Skip to content
The New York Times

Jessica Wilson
Perfectly Clear,  2022
UV pigment on dibond

© Tom Powel Imaging

By Travis Diehl

Every new generation of artists, curators, and critics seems to feel the need to defend painting. It makes sense: paint on canvas, good for little else, is basically synonymous with big-A Art. Painting stands for art’s angels and demons, its optimism and attention, its arrogance and solipsism.

“The Painter’s New Tools” at Nahmad Contemporary in Manhattan showcases just how far contemporary artists have pushed new media without leaving the safety of what’s legible as art. Gathering 57 works by 31 creators, its curators Eleanor Cayre and Dean Kissick assert that new technologies have irrevocably redefined what it means to paint, while maintaining that painting remains defined by the pursuit of beautiful things. Trying to hold both ideas at once, the show embodies the cryptic, ambivalent embrace of tradition, from cottagecore farmlife to Catholicism, practiced by a subset of mostly young, very-online culturati. Painting is at stake — and so is a conservative desire for the old avant-garde.

It’s true that painting is technology, and always has been. Just as the invention of oil paint, slower drying than tempera, gave artists a revolutionary range of new effects, the lens and the transistor — photography, video, and computer graphics — brought profound, irreversible changes to how artists, and the rest of us, see the world.

The hovering brush strokes and vertiginous layering of an emerald Laura Owens canvas apotheosize Photoshop techniques. Ei Arakawa’s homage to Owens hangs nearby: an image of one of her paintings displayed on a low-res tapestry of LEDs. In a cutting-edge anatomical study by the video artist Kate Cooper, the camera skitters through a digital model of a human body, slice by slice, like Leonardo playing with an MRI machine.

Cayre and Kissick make a thorough survey of painting’s ongoing identity crisis, whether or not the artists themselves feel like they’re painting. The show is conceptually bound on one side by artists departing from conventional painting into digital territory, and on the other by artists making animations and unpainted objects, shoehorned into painting’s company because they go on the wall.

Representing those trying new tools is the painter Julien Nguyen, who has a reputation for applying Renaissance methods to contemporary idioms. His digital portrait of a winsome youth smoking in the tub ditches brush and palette for an iPad. The strokes Nguyen laid down on the screen appear on a monitor, installed front and center, as a flurry of oily, paint-like marks.

For the latter, there’s Jordan Wolfson’s pixelated print of Dorothy and her companions in Oz. The outdoorsy, eaved frame is aggressively styled with hearts, crosses and a Star of David pendant as well as devotional blurbs like “Surrender to God.” The words “GOD IS GOD IS GOD IS GOD IS …” crawl around the border. Despite employing no paint, the untitled piece combines several of the medium’s conventional themes: Christian hagiography; homage to predecessors (namely Ashley Bickerton, a leading assemblage artist of the ’80’s); and enough logorrheic confidence to make an abstract expressionist blush.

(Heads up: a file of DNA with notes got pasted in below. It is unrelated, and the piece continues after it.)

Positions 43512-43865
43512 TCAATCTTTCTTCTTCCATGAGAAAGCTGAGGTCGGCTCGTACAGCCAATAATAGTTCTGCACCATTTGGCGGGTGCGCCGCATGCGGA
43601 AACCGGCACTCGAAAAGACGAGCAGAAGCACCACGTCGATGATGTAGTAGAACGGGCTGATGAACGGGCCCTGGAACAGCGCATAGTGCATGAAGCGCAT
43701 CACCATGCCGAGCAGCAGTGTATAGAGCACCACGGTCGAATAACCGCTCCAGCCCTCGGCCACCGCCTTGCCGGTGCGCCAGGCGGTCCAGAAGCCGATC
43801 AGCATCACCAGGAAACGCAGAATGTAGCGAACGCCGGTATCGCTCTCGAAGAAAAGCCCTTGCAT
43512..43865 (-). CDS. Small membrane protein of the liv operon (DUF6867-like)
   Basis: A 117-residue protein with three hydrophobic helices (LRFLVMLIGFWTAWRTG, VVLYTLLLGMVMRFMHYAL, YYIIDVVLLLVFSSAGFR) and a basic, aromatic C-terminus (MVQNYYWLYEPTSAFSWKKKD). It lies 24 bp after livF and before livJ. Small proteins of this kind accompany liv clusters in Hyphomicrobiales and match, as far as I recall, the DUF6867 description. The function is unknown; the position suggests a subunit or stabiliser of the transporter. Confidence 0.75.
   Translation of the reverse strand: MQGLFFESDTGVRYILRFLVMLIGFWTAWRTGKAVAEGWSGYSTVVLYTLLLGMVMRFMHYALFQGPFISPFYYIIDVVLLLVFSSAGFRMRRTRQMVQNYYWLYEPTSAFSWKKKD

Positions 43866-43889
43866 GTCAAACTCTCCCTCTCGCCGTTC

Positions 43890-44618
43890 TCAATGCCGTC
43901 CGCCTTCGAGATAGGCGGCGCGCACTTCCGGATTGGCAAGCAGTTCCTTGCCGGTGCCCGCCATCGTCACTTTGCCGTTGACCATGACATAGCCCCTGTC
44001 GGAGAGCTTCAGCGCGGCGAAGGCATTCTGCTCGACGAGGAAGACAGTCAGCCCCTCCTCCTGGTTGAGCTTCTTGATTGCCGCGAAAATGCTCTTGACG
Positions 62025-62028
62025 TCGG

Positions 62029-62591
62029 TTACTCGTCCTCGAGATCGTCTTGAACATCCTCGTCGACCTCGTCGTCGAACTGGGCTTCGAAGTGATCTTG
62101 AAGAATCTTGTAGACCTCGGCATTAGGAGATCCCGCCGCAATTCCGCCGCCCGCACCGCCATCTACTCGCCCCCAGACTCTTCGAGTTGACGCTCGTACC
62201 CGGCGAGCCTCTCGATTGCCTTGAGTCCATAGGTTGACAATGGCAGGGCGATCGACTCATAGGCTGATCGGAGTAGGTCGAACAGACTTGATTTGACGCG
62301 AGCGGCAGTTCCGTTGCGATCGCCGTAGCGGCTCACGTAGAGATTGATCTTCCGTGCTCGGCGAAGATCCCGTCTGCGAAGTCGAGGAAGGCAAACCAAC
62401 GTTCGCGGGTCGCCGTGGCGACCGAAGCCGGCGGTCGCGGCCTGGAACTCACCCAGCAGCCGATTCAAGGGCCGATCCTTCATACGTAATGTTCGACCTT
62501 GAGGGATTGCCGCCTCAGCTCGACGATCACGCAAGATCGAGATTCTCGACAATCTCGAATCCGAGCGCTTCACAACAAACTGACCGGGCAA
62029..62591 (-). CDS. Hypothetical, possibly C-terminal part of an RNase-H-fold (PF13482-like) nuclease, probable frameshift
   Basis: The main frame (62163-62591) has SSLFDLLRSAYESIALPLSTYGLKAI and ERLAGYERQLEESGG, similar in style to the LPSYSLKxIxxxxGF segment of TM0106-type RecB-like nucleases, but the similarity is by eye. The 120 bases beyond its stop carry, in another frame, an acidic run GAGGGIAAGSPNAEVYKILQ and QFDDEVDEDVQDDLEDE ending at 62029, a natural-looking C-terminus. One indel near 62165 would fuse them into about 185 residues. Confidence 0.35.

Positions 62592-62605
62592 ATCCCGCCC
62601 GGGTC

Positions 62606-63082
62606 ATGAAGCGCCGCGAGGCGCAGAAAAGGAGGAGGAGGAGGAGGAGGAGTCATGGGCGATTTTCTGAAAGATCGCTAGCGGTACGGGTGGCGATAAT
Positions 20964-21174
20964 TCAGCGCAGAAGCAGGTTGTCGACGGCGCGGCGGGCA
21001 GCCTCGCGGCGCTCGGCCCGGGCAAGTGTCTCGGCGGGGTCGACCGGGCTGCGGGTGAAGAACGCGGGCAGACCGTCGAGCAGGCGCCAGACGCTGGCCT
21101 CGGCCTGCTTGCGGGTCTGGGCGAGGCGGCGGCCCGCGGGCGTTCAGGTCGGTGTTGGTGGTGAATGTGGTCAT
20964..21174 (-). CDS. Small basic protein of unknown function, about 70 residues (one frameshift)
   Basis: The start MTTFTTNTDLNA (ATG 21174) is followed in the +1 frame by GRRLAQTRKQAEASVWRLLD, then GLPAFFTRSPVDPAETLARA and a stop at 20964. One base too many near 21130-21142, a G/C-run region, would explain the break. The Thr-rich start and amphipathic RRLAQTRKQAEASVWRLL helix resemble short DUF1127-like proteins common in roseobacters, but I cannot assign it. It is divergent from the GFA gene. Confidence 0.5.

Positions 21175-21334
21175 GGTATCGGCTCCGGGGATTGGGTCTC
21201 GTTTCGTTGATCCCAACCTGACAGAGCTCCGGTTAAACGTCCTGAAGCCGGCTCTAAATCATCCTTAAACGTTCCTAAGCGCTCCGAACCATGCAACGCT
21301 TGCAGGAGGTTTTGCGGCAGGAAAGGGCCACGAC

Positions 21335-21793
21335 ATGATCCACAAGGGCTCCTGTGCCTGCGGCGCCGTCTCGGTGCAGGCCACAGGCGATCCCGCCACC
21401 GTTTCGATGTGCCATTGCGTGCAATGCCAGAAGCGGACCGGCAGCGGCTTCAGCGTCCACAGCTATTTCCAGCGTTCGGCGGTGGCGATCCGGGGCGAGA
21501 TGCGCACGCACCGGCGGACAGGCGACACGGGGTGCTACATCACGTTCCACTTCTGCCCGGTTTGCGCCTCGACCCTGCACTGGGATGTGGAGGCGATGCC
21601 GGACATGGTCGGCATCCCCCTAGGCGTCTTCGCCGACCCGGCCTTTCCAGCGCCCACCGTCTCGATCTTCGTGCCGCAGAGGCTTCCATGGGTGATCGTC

Kissick is a New York critic whose regular column in Spike Art Magazine skips like a stone between the classical and the ultramodern — from, say, contemplating a Fragonard to musing on NFTs (non-fungible tokens), all without ever leaving the Frick Madison. Cayre is an independent art adviser specializing in the 1950s to today. Both have a stake in the contemporary — what it means to live now, not then.

Newness isn’t always progress. “Imago” (2022) by Ezra Miller — an artist, art director and web developer — is a washy abstraction evolving in real time on a grid of four monitors that looks like driving into a rainy Monet with the wipers off. A distracting black cross runs through the center of the image where the screens meet. Up close, what emerges isn’t brush strokes but the black gaffer’s tape covering the seams. Give me a dusty Rothko over a new-media experiment whose physical presence seems slapped together and reluctant.

Speaking of Rothko: “Disc Buddie #4448,” an NFT by Tojiba CPU Corp, manifests on a square screen: a rough, digital cartoon of a thick floppy disk with white hands and doves for shoes, the words “Rothko Maker 2” on its face. NFT projects like this one, which generate thousands of unique pictures by combining sets of traits, push the idea that art should be easy and repeatable. Let the old guard whine about bad taste. This is “the new painting” in that even ugly paintings can be good investments.

Beauty is still possible, of course — the exhibition includes heady, wall-winning abstractions by Seth Price, who wrings painterly gestures from industrial processes; Wade Guyton, who paints by abusing inkjet printers; or delicate, moiréd surfaces by Jacqueline Humphries or Anicka Yi. These are among the smartest updates of painting’s tendency to talk to itself and ignore the wider world. The tone here is devotional, not iconoclastic.

The odd urgency of the age condenses in a 2022 picture by Jessica Wilson, “Perfectly Clear” — a nearly photorealistic 3-D rendering of a hand drawing a squeegee down a sudsy windowpane. It’s a flat UV print on Dibond and one of the least painterly objects in the show. Yet its tart composition, our view from the outside, the scintillating tactility of the blade scraping away the soap, remind us that the medium doesn’t matter. What matters is art’s basic urge to exceed the chore of living.